NEW YORK (AP) -- A panel of Conservative Jewish scholars has ruled that a person participating in prayers with other Jews over the phone or Internet cannot be counted toward the quorum needed for communal prayer.
But individual Jews can fulfill some personal religious duties over the phone or Web by linking to a quorum that is already formed, according to the Rabbinical Assembly's Committee on Jewish Law and Standards.
The ruling, published in the fall issue of the magazine of the Jewish Theological Seminary, examines the definition of the quorum, called a minyan, in light of technological advances.
The scholars based their decision on laws they say oblige Jews to be in the same physical space to form a minyan, which requires a minimum of 10 participants.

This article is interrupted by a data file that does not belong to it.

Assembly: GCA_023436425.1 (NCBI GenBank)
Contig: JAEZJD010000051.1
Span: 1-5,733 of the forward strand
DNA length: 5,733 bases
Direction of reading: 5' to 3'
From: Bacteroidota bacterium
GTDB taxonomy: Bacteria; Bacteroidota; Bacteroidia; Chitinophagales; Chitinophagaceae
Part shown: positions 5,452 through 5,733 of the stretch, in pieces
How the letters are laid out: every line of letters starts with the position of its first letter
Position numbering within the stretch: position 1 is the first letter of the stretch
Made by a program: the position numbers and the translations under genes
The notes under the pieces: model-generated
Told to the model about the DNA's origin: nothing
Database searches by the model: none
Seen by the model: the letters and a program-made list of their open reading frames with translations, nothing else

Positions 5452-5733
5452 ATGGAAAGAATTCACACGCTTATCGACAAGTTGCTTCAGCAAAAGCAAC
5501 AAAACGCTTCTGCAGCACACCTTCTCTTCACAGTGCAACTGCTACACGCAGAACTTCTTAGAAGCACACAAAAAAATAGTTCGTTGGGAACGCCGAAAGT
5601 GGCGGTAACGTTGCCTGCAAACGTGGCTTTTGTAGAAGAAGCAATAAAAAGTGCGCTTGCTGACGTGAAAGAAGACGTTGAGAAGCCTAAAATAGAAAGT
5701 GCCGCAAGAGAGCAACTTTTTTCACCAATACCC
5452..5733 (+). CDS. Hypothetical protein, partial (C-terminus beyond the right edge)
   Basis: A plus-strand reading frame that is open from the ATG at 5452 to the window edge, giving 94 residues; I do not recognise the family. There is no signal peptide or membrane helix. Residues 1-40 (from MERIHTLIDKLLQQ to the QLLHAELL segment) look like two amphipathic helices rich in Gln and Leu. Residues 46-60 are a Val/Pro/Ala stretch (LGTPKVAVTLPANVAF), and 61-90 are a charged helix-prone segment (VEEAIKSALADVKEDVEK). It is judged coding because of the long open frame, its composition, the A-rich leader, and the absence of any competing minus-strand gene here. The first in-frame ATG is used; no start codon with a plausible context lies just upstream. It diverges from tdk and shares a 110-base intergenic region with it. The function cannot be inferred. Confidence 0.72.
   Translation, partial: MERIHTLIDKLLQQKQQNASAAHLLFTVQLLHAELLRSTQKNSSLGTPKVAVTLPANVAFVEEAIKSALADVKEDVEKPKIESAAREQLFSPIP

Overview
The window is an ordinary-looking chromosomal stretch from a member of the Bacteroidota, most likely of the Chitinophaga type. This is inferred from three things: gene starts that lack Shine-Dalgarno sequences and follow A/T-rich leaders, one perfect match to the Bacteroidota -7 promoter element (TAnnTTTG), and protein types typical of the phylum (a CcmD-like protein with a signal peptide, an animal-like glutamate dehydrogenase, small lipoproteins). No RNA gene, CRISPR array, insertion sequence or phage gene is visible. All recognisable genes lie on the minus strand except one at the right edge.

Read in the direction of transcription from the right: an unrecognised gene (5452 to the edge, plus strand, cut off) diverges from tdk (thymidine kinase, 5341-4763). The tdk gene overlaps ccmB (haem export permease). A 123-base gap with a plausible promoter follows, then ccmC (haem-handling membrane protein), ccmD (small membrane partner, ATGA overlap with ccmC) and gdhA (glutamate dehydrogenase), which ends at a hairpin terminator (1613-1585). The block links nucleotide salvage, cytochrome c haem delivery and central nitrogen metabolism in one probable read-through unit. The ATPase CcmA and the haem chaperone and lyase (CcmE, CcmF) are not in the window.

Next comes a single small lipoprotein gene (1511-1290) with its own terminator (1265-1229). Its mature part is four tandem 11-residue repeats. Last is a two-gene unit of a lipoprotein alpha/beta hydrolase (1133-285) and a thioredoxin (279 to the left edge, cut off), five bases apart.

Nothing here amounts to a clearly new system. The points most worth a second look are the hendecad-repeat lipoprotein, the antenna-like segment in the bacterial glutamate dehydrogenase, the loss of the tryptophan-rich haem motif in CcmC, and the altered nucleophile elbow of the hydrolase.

In allowing the individual to join the minyan by an audio link, the scholars looked to laws that state once a minyan is formed, someone who is not part of the group, but overhears and responds, can fulfill many prayer obligations.
Chat rooms and e-mail communications do not qualify, according to the ruling.
''To allow accessing a minyan from remote locations is to reduce the need of individuals to go out of their way to attend the minyan,'' the scholars wrote. ''But to rule against it would also be a hardship with regard to shut-ins and nursing home patients.''
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